Value creation is the primary aim of any business entity. Creating value for customers helps sell products and services and once a tipping point is reached, one could command its own price. Think about Louis Vuitton, Chanel, or Hermes to name a few.
Value creation is a perception and not a calculation — but “Price” is. When you set a price on something, its calculation is wholly based on its perceived value. Why is a díamond so expensive? What is a diamond’s real value, aside from getting a “Yes!” after proposing a marriage to the woman of your dreams? Our notion and perspective of things accounts for the total value we assign to it. A thing is perceived to be valuable when it’s rare, or old, or new, or important or perceived to be important. These assumptions make a rock like the diamond valuable. By creating value, you command and set the price.
A diamond is forever, but so are other rocks.
But, in order to create value, you need to improve the perception of your product first. Then, one needs to measure what is perceived to be important by the clients and stakeholders, then identify what has the highest value and priorities according to those who are interested in them.
5 Steps to IT Value Creation
1. First, you need to understand that the world of IT is no different. One needs to set value creation by understanding the needs and interests of your business partners and how it connects to the value chain of the company. Once a common agenda and priorities between the business and IT is set, say business continuity has a higher priority than digitalization efforts or vice versa, then setting common goals will be easier and clearer.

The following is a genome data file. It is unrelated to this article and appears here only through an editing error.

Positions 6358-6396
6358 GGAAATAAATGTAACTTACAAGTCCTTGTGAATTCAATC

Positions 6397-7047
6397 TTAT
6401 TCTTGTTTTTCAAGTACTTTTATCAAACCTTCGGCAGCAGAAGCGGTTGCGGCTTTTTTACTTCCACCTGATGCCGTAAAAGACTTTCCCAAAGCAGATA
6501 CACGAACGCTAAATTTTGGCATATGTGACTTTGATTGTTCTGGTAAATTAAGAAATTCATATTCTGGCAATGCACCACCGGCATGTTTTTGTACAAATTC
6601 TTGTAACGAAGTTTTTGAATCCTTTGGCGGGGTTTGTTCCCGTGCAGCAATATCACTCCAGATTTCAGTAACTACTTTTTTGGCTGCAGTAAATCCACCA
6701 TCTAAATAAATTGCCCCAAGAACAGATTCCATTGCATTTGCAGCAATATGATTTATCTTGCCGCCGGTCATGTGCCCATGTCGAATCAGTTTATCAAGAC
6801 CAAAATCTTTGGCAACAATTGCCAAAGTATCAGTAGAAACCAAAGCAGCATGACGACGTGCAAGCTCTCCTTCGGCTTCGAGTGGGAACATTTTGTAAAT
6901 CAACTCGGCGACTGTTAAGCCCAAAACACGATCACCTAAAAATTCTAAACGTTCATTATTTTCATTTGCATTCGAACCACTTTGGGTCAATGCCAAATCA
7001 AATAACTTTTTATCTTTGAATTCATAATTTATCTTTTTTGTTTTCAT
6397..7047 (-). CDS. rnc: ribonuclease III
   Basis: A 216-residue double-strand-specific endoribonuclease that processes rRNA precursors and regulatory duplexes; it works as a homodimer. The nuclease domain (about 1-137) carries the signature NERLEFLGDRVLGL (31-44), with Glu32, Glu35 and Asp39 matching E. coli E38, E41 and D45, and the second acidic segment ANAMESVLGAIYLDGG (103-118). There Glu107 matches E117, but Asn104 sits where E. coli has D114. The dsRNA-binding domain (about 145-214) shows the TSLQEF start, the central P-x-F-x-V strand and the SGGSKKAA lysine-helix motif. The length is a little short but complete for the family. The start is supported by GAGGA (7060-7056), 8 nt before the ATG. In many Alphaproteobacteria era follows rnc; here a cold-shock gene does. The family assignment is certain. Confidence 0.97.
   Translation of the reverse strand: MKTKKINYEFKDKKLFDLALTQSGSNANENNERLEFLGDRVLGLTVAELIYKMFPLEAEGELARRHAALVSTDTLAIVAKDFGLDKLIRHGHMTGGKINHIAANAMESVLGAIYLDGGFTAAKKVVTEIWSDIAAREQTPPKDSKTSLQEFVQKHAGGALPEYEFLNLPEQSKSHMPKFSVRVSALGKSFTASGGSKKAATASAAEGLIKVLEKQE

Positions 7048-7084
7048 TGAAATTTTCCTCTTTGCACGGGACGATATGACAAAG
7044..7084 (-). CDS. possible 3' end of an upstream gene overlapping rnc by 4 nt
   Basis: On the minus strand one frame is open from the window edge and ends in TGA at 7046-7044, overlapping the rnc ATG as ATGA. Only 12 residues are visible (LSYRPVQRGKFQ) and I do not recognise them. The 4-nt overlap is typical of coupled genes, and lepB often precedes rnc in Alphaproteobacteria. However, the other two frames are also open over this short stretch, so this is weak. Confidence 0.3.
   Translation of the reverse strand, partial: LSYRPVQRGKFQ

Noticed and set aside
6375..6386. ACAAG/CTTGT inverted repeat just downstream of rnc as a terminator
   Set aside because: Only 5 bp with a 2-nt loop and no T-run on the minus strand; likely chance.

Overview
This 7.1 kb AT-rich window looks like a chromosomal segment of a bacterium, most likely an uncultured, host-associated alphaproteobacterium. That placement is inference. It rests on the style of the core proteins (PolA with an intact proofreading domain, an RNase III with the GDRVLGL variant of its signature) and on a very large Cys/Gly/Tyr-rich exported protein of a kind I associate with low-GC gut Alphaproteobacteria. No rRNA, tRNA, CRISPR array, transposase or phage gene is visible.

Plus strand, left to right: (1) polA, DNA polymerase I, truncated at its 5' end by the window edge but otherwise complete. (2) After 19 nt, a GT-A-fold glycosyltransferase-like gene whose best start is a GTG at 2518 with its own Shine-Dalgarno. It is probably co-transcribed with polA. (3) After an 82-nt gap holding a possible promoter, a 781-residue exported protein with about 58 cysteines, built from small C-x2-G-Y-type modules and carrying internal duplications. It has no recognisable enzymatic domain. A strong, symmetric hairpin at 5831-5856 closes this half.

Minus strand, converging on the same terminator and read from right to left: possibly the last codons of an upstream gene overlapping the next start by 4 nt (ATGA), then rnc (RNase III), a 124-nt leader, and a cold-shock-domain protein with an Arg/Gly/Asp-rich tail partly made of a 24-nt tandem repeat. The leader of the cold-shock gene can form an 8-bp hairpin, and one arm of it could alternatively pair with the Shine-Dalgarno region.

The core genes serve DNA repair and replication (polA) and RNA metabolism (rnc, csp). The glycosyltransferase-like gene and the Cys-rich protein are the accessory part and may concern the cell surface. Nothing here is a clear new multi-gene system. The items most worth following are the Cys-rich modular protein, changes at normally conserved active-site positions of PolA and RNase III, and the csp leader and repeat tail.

2. Second, set SLA’s (Service Level Agreements) and manage expectations. This is important to all parties so there are no confusions on priorities and service accomplishment expectations. After all, SLA‘s must be set according to: what is the level of service that all parties have agreed upon.
3. Strive for the PRICE:
Reliable IT services
4. A common metric must be established between IT and the business. Going back to the notion that, if you really want to improve, you need to measure the things that matter most. Having shared business-IT agenda will serve as a compass so that all team efforts are rowing towards the same strategic direction.
Most successful companies like Google and Intel use OKR’s (Objectives - Key Results) method to establish alignment.
O: Productivity / KR: Man-hours saved
O: Reliable IT services / KR: Reliable Business
O: Innovation / KR: Level of digitalization
O: Cost reduction / KR: Higher EBITDA
O: Efficiency / KR: Level of automation
5. Lastly, in order to create value, IT needs to effectively communicate its accomplishments, with the hope to be perceived as the trusted ally of the business that brings productivity, reliable IT service, drive innovations, cost reduction, and delivers efficiencies through process improvements and automation. This is the price for the unwavering, unfaltering, and diligently striving for excellent IT service. No more, no less.
In a world of IT where not everything that can be counted counts, and not everything that counts can be counted, at least we need to win the trust and confidence of our business partners and customers.
“Value creation” is nothing but improving perception in order to be TRUSTED. The sad news is, if you break it once — you’ll be back to square one.